Commonly described contributing or aggravating factors are hyperlordosis [24], common in African Black, female [25] and repetitive trauma.

Spondylolisthesis among civilian women represented 55% according to Moussavou-Imounga [12] and could then be explained by biomechanical factors (lordosis++) and working conditions (carrying loads, lumbar bending to work or to sweep, do laundry or cooking).

Mama et al. [13] showed a link between the higher prevalence of lumbar degenerative disease after 50 years (6.3%), mobility (53%), duration of active service over 5 years, location of service (northern patrols, mobile units). He also found 16% of explored patients were operated against 6% in our study (the percentage was calculated for all patients who underwent imaging tests).

Degenerative lesions were treated in programmed surgery, instabilities and trauma necessitated a stabilization by an arthrodesis. An in-depth analysis of injuries by types of military personnel is necessary in our study, for elite corps such as parachutists (4 cases), who appears to be more exposed to mechanical constraints and load carrying [2] [3].

Spine surgery is unknown and has a bad reputation, because of a very important psychological and social impact (beliefs of sexual weaknesses, attributable to back pain). But a good outcome was also found by Keita [11] with 91.5% of cases. Nevertheless, the patients may often require workstation changes [13].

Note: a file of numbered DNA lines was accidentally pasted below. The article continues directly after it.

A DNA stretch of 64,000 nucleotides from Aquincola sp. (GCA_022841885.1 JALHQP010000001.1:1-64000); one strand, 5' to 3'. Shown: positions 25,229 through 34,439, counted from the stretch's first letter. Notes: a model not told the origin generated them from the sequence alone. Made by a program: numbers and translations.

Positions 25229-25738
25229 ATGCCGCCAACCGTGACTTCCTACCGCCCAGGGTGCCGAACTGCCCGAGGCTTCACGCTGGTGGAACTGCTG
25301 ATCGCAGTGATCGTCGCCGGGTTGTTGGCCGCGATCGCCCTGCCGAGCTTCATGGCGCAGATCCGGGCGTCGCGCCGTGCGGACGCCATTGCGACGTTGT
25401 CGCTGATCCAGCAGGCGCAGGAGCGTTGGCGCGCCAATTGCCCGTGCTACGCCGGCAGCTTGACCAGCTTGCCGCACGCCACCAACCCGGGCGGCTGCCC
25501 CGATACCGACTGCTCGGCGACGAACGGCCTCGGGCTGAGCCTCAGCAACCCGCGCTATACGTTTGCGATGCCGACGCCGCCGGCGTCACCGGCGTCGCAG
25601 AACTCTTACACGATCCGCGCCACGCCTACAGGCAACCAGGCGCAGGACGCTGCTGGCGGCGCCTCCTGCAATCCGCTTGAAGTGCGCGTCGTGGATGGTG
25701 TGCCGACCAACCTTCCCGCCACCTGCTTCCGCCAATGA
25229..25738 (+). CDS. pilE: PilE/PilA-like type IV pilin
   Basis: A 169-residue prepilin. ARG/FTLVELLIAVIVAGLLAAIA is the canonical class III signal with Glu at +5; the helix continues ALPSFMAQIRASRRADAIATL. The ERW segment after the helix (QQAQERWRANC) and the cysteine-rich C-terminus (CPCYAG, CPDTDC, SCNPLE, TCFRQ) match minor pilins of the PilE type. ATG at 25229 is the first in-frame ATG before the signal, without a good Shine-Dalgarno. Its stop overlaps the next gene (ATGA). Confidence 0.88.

According to Ricordeau [26], applications for disability pensions are also frequent from patients with spinal pathologies. Consideration should be given for revising the design of troop transport vehicles and the use of orthopaedic means (lumbar corsets) [10].

Our study limits are the lack of complete data about all the military operated for spinal pathologies, because of their management in different sanitary and civilian structures.

5. Conclusions

Even in a country in war, degenerative lesions of the lumbar spine and isthmic lysis are dominant and affect active military personnel. Traumatic degenerative lesions are directly attributable to transport and field conditions. Number of traumatic injuries increased during 2012 at the beginning of war.

Surgical treatment enables good outcome, but instructors and assessment boards must consider these features for recruitment, engaging, training and transport conditions, in order to safeguard the soldier’s fitness [19]. The reinsertion of military with spine injuries is an important operational and socio-economic issue.

Cite this paper: Diarra, M. , Cissé, M. , Koumaré, I. , Diallo, O. and Kanikomo, D. (2022) Epidemiological, Clinical and Therapeutic Aspects of Spinal Pathology in Military People in a Country at War. Open Journal of Modern Neurosurgery, 12, 39-46. doi: 10.4236/ojmn.2022.121004.